The ETPs that we can trade with this strategy are as follows:
There are more, but these are the liquid ETPs that track VIX Short-Term Futures.
The setup of the strategy is very similar to the previous strategy. Only one indicator is required, which is Bollinger Bands. In this example we will use the UVXY ETF. To learn more about how it works, refer to Six Figures Investing’s excellent article, “How Does UVXY Work?”
Time frame is variable. The longer the intraday time frame, the less noise, but you also don’t want to be in one of these trades too long. I like to stick with 15 minute charts, personally. This is generally what your chart should look like:
UVXY, 15 minute chart, Bollinger Bands (2, 20)
This strategy does not generate trade signals from the VIX
Here are the parameters of the setup:
- Wait for UVXY to make a 2 standard deviation move upwards on your intraday time frame of choice.
- Enter UVXY on the short side
- Close the trade when it has reverted back to it’s 20-period moving average.
- Stop loss (optional): Two times the Average True Range of your time frame. I prefer a smoothed ATR, I use a 20 period EMA of the 14 period ATR, this is the same indicator used by Richard Dennis and the Turtle Traders for their risk management.
Here’s an example of some trading opportunities to take this trade presented:
Winning Trade Example
Here’s an example of what a winning trade looked like:
Losing Trade Example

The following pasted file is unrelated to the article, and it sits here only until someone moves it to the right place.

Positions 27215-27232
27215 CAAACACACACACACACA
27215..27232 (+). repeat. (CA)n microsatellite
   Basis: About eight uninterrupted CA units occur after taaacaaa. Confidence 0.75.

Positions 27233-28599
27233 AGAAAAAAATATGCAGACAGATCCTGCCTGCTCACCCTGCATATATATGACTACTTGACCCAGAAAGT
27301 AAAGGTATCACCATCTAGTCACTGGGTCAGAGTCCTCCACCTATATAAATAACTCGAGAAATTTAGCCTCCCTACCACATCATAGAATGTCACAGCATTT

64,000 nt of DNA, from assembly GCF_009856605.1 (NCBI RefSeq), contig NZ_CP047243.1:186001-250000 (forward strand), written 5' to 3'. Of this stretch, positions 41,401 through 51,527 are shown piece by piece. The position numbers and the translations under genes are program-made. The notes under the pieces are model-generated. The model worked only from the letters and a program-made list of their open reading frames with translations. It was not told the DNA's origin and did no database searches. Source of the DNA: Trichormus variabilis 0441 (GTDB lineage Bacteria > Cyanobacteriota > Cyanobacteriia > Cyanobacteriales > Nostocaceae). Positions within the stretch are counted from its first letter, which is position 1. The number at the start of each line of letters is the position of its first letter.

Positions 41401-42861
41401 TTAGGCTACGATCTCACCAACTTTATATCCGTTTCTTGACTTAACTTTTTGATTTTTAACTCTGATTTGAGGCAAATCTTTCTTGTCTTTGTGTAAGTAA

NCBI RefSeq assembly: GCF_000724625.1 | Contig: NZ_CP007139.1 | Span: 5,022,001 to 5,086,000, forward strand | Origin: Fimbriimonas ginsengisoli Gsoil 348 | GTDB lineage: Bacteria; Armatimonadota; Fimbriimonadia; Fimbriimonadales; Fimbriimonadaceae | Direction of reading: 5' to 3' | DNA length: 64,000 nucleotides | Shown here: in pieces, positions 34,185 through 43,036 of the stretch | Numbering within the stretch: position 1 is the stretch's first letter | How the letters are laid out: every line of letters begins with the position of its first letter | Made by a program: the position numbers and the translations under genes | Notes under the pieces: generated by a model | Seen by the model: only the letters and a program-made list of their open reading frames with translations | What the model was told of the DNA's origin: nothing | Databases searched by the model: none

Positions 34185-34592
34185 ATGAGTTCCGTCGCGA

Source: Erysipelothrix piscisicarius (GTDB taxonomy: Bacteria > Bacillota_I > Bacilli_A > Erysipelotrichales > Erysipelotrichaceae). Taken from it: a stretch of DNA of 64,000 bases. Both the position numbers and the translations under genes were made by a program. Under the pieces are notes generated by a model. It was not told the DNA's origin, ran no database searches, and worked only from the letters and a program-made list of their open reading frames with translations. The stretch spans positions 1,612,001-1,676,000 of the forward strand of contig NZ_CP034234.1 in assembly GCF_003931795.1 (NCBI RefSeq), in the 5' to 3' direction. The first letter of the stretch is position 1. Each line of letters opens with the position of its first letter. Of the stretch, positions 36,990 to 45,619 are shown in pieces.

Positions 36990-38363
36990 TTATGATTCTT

Here’s an example of what a losing trade looked like:
Trading volatility is an extremely risky act and is only for the most risk tolerant traders. These trades are very high probability and the gains are great when they’re coming, but sometimes, the losses are intolerable. When trading the VIX, a bad trade could mean the end of your account, and you may owe your broker money.
We recently saw SVXY’s brother ETP, XIV get terminated by Credit Suisse after a more than 80% drop in its price. The price of SVXY recently dropped from over $100 to $12 in a matter of days.
If shear numbers aren’t enough to scare you into viligant risk management when trading volatility, take the words of a Redditor from /r/tradeXIV after the collapse of XIV:
“I’ve lost $4 million, 3 years worth of work, and other people’s money”
Like any trading strategy, trading volatility will have its drawdown periods and its excellent periods, however, trading volatility is especially risky, so please heed the warnings earlier in this article.
Volatility trading has been on the forefront of the news in the last year or so, its been a cliche that banks and institutions were “permanently short” the VIX until the retail traders began to catch wind of the trade. Recently, a former Target manager became a millionaire shorting volatility.
Here’s a few resources to learn more about volatility trading: